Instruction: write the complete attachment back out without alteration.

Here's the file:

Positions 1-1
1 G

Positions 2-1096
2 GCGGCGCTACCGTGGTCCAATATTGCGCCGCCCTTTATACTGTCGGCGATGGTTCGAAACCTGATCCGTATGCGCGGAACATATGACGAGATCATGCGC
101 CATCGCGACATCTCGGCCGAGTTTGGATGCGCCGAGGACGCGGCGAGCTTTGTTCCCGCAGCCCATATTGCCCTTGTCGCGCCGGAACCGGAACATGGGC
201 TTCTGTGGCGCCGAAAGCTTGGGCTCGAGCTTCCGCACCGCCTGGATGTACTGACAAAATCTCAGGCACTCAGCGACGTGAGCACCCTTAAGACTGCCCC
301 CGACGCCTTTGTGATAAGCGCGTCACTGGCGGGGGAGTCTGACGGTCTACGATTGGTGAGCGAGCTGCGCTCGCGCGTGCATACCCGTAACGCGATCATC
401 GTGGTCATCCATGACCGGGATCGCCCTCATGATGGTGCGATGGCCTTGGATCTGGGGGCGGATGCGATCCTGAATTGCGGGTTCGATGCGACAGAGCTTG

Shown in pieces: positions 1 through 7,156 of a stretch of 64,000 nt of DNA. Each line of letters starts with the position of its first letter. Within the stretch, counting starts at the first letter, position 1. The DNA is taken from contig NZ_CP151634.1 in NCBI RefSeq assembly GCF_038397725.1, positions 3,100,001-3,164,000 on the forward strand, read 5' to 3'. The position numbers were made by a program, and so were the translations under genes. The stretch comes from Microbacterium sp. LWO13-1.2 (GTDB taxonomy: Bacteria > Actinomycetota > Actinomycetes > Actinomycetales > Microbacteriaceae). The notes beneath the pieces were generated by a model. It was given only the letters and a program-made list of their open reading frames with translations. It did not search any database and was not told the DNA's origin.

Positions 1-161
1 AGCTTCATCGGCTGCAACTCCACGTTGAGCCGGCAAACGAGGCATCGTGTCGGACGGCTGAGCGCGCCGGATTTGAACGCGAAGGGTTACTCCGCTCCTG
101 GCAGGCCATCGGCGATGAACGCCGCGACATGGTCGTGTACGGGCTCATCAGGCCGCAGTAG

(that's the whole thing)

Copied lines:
Positions 1-1
1 G

Positions 2-1096
2 GCGGCGCTACCGTGGTCCAATATTGCGCCGCCCTTTATACTGTCGGCGATGGTTCGAAACCTGATCCGTATGCGCGGAACATATGACGAGATCATGCGC
101 CATCGCGACATCTCGGCCGAGTTTGGATGCGCCGAGGACGCGGCGAGCTTTGTTCCCGCAGCCCATATTGCCCTTGTCGCGCCGGAACCGGAACATGGGC
201 TTCTGTGGCGCCGAAAGCTTGGGCTCGAGCTTCCGCACCGCCTGGATGTACTGACAAAATCTCAGGCACTCAGCGACGTGAGCACCCTTAAGACTGCCCC
301 CGACGCCTTTGTGATAAGCGCGTCACTGGCGGGGGAGTCTGACGGTCTACGATTGGTGAGCGAGCTGCGCTCGCGCGTGCATACCCGTAACGCGATCATC
401 GTGGTCATCCATGACCGGGATCGCCCTCATGATGGTGCGATGGCCTTGGATCTGGGGGCGGATGCGATCCTGAATTGCGGGTTCGATGCGACAGAGCTTG

Shown in pieces: positions 1 through 7,156 of a stretch of 64,000 nt of DNA. Each line of letters starts with the position of its first letter. Within the stretch, counting starts at the first letter, position 1. The DNA is taken from contig NZ_CP151634.1 in NCBI RefSeq assembly GCF_038397725.1, positions 3,100,001-3,164,000 on the forward strand, read 5' to 3'. The position numbers were made by a program, and so were the translations under genes. The stretch comes from Microbacterium sp. LWO13-1.2 (GTDB taxonomy: Bacteria > Actinomycetota > Actinomycetes > Actinomycetales > Microbacteriaceae). The notes beneath the pieces were generated by a model. It was given only the letters and a program-made list of their open reading frames with translations. It did not search any database and was not told the DNA's origin.

Positions 1-161
1 AGCTTCATCGGCTGCAACTCCACGTTGAGCCGGCAAACGAGGCATCGTGTCGGACGGCTGAGCGCGCCGGATTTGAACGCGAAGGGTTACTCCGCTCCTG
101 GCAGGCCATCGGCGATGAACGCCGCGACATGGTCGTGTACGGGCTCATCAGGCCGCAGTAG